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Sealed court files obscure rise in electronic surveillance

Every year, the federal government makes thousands of requests for court-ordered electronic surveillance, often without a warrant. And long after the investigations that spawned them have ended, the vast majority of these legal proceedings are sealed indefinitely from public view—unlike nearly all other aspects of American judicial proceedings.

The Wall Street Journal surveyed 25 of the top federal district courts in the U.S. and found that most couldn’t provide even basic data on the electronic-surveillance orders, which allow investigators to trace telephone calls, locate wireless phones and monitor Internet accounts. What data were available indicates a significant increase in location tracking and other high-tech surveillance methods—and a system in which more than 90% of the documents showing the government’s legal reasoning are sealed from the public.

On the heels of its investigation, the Journal filed legal motions in federal court in Texas to unseal some of these applications and orders, arguing that the First Amendment grants the public the right to access court records, including hearing transcripts, docket sheets, and search-warrant applications, and that electronic surveillance orders should be no different.

To read the story, click here. To learn how the Journal evaluated sealed surveillance orders, visit the Law Blog.

The Associated Press reports that the U.S. Agency for International Development was behind the creation of a “Cuban Twitter,” a social network designed to undermine the communist government and push Cubans toward dissent.

The project – called ZunZuneo – drew tens of thousands of subscribers in the more than two years in operated. American contractors were able to gather personal data on users.

According to the report, “The AP obtained more than 1,000 pages of documents about the project's development. It independently verified the project's scope and details in the documents through publicly available databases, government sources and interviews with those involved in ZunZuneo.”

Read the story here.

Use only as directed | ProPublica and This American Life
“About 150 Americans a year die by accidentally taking too much acetaminophen, the active ingredient in Tylenol. The toll does not have to be so high.” Read the stories from ProPublica.

Company Behind Snowden Vetting Did Check on D.C. Shooter | Bloomberg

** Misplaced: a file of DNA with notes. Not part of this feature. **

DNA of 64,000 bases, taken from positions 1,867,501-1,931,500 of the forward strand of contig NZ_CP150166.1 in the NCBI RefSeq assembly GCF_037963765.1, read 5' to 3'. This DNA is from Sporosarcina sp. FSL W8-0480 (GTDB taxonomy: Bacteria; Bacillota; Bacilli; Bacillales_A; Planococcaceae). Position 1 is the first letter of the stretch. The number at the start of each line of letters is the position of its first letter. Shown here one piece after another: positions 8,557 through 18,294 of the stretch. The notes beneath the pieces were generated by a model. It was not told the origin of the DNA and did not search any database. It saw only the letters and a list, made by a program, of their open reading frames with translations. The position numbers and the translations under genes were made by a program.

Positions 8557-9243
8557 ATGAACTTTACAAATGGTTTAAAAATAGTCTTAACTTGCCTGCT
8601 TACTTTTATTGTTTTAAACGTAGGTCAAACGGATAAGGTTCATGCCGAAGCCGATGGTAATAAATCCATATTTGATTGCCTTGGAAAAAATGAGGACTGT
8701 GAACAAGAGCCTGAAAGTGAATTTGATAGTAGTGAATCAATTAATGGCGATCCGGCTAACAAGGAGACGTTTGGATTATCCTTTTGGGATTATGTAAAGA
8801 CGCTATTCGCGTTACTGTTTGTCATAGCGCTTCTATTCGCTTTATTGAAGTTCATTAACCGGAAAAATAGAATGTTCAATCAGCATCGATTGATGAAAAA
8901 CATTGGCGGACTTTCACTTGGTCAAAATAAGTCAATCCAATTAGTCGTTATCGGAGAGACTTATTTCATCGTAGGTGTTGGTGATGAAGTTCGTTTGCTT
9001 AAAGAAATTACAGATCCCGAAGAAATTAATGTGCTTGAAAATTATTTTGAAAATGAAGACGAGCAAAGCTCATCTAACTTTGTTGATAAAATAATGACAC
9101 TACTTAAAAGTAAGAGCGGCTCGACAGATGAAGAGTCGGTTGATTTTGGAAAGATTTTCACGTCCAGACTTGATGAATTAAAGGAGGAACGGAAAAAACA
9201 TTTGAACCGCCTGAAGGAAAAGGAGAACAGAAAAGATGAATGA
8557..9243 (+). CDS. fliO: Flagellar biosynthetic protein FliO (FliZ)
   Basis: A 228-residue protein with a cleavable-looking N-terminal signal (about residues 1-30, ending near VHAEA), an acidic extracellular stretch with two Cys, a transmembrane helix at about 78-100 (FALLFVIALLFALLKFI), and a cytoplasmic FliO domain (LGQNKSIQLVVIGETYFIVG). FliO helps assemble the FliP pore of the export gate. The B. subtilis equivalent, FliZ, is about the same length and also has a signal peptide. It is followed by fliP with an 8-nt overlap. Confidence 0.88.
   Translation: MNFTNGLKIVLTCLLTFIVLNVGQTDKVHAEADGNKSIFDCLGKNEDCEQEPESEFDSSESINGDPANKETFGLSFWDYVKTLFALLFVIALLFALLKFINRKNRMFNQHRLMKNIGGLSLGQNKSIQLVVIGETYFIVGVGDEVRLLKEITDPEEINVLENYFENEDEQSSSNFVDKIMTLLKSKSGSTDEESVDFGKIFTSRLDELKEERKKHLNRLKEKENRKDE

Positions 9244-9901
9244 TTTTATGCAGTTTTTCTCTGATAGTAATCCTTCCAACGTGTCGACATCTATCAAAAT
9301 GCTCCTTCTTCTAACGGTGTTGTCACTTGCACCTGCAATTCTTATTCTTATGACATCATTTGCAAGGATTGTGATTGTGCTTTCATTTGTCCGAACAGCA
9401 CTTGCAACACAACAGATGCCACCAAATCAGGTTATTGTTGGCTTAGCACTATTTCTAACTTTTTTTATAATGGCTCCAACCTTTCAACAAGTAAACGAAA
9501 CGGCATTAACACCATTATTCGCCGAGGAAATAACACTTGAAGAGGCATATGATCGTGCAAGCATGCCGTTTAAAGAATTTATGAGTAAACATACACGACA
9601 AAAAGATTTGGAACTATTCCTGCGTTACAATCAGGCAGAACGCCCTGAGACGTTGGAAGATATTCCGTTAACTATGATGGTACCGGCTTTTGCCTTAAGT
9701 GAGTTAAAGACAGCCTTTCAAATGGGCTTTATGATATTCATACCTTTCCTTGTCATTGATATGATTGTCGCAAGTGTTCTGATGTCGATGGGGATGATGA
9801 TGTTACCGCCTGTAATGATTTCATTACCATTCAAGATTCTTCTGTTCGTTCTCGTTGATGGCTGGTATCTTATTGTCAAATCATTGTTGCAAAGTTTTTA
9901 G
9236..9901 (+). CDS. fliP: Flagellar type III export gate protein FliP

“The U.S. government contractor that vetted Edward Snowden, who leaked information about national surveillance programs, said it also performed a background check on the Washington Navy Yard shooter.”

Archdiocese knew of priest's sexual misbehavior, yet kept him in ministry | Minnesota Public Radio
“A memo written in 2011 obtained by MPR News from police shows the former vicar general – the top deputy of the archdiocese – did not want parish employees to know about Wehmeyer's past. ‘At every step of the way, this could have been prevented,’ Haselberger said. ‘This is just failure after failure after failure after failure.’”

Insiders Allege Fraudulent Accounting at SamTrans | NBC Bay Area
“Insiders say they were asked to make changes to the San Mateo County Transit District’s financial records that they believe were illegal; they say SamTrans made up expenses to create the appearance it needed more taxpayer money.”

D.C. Fire Stations Near Navy Yard Understaffed in Shooting | NBC Washington
“News4 I-Team has learned some D.C. firehouses were understaffed during Monday morning's shooting at the Navy Yard. Twelve people were killed and eight others injured when 34-year-old Aaron Alexis opened fire inside Building 197 in Southeast D.C. around 8:30 a.m. Alexis was later shot and killed by police.”

Legal problems sent midwife to Utah, where another baby died | Salt Lake Tribune
“This is not the first time El Halta has been accused of straying beyond her expertise. It is not her first encounter with the law, nor her first delivery that ended with a death. But for decades she has remained committed to natural childbirth, and some clients say she has helped countless women avoid complicated surgeries and provided choice in births where hospitals may offer few options. ‘They’ll have to cut off my hands to stop me,’ he once told a Michigan newspaper.”

Metro Phoenix housing market’s turnaround creates new issues | Arizona Republic